Approaches to Evaluating Welfare Reform: Lessons from Five State Demonstrations. b. Distinguishing Impacts Using Nonexperimental Methods


Regardless of whether the underlying evaluation design includes random assignment, evaluators can use several nonexperimental methods to attempt to assess the impacts of different welfare reform policies. First, a process study can often identify the components of a program likely to have been most (or least) effective through interviews with program staff and with clients; for instance, such interviews can identify components that were never implemented or that were misunderstood, versus components that were implemented well. Second, impacts of particular provisions of a welfare reform package may be analyzed by comparing outcomes for cases that participate in those components of the overall package (such as a JOBS program) to outcomes for cases that do not participate. Third, the staggered implementation of welfare reform policies in particular sites can help to distinguish impacts of different measures. Fourth, the evaluation design may call for certain research sites to implement only a subset of the total welfare reform package; this allows separate impacts to be estimated in a way similar to the use of a partial experimental group in an experimental design.

When the evaluation design does not incorporate random assignment, nonexperimental methods must be used. Unfortunately, these approaches are less likely than experimental methods to lead to reliable estimates of the impacts of different welfare reform provisions. The main disadvantage of nonexperimental approaches is that the groups being compared most likely differ not only by being subject to different policies, but also in other ways. For example, cases that decide to participate in a program are probably systematically different from cases that decide not to participate.(1) Similarly, when welfare reform policies are implemented in stages, applicants subject to both the first and second stage of reforms probably differ in systematic ways from cases initially subject only to the first stage of reforms. Finally, when different research sites implement different combinations of welfare reform policies, systematic differences probably exist between the sites that are confounded with the impacts of the policy combinations. Although statistical procedures such as multivariate regression can adjust for observed differences between different groups of cases, only random assignment can ensure that the unobserved characteristics of different groups of cases are, on average, the same.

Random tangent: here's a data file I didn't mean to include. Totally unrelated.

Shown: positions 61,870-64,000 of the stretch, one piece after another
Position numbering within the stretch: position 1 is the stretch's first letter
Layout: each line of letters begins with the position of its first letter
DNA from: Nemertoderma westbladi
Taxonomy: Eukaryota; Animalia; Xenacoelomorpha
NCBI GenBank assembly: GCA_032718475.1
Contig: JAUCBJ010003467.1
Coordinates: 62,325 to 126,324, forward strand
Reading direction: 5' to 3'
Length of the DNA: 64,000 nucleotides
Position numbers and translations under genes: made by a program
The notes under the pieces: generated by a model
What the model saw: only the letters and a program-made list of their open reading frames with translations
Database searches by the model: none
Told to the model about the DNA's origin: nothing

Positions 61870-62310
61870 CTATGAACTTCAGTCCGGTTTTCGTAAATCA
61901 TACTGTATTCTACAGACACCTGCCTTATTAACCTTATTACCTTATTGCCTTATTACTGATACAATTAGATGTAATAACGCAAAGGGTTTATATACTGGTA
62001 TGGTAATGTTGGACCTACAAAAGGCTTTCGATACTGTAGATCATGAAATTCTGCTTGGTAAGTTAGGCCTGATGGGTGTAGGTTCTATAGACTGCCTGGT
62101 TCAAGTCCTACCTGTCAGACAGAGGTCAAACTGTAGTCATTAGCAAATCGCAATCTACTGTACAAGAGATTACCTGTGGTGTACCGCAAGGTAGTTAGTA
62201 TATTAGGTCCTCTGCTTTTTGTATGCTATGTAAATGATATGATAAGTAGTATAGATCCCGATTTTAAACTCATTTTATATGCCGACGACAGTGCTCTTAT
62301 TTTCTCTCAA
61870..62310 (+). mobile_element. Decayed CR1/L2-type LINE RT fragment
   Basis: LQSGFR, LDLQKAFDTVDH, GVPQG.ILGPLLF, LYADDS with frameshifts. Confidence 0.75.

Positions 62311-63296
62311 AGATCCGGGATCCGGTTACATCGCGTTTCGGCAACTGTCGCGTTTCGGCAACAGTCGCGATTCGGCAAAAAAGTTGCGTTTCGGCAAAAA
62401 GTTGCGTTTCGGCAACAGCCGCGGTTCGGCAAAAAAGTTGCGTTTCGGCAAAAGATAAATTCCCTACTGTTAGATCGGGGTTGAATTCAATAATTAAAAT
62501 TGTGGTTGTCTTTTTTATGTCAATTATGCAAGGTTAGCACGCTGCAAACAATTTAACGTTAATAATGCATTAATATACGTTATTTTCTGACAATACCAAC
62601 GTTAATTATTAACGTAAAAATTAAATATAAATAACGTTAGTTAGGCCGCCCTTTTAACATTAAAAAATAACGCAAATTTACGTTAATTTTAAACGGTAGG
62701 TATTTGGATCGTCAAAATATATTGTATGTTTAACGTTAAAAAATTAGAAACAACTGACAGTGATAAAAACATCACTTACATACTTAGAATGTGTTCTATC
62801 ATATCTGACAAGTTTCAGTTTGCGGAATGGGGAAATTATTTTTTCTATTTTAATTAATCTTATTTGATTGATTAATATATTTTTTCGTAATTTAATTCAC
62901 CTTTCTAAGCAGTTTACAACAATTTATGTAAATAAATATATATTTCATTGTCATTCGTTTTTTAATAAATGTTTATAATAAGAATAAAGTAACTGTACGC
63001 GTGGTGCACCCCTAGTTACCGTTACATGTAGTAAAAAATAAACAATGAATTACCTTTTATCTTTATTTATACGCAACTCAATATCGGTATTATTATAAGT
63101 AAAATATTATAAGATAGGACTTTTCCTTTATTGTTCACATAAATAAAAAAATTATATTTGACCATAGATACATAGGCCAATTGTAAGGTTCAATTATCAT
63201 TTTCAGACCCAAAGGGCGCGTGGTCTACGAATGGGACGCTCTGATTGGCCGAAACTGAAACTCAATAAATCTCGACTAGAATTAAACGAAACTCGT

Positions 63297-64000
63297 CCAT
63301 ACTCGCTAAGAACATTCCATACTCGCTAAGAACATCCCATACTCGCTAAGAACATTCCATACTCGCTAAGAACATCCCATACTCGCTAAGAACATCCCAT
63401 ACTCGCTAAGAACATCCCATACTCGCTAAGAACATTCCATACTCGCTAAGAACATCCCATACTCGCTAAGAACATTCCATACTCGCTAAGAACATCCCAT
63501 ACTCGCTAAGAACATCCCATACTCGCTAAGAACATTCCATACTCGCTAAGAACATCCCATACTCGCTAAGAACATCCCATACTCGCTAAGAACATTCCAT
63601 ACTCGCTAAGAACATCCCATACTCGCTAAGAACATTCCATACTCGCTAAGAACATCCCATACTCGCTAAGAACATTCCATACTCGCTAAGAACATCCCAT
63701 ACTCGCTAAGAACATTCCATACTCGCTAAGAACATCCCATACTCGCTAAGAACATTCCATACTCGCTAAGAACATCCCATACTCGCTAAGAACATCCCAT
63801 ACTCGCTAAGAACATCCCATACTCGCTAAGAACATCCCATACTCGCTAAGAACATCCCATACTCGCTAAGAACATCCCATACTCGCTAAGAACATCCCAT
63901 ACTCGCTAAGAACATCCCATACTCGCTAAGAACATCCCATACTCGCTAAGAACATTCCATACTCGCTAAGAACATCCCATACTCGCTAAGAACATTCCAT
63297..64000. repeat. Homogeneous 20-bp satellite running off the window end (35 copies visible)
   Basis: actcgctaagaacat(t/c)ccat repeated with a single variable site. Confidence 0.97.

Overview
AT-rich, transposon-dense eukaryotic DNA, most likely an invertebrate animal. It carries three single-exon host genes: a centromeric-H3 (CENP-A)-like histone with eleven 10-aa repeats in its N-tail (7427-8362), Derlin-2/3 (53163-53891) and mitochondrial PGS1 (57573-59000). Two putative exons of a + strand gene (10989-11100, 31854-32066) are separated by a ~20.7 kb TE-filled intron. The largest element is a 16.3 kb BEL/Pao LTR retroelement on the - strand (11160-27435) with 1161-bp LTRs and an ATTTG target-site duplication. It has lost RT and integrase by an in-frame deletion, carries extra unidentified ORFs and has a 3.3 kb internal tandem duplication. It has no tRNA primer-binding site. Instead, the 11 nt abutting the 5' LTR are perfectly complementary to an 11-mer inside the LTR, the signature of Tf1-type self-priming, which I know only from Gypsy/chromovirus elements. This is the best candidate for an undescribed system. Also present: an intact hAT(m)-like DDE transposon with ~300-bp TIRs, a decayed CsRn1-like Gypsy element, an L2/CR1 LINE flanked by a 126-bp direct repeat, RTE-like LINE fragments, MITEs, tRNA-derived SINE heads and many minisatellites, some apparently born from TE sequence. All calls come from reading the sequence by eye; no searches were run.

Nonexperimental analysis of component impacts may be most useful as a supplement to experimental estimates of the impacts of the entire reform package. In this situation, the experimental design can be relied upon to determine whether a welfare reform package is associated with statistically significant differences in outcomes. Nonexperimental analyses (particularly process analyses) can help to establish which policy changes appear be most responsible for the observed impacts of the entire package.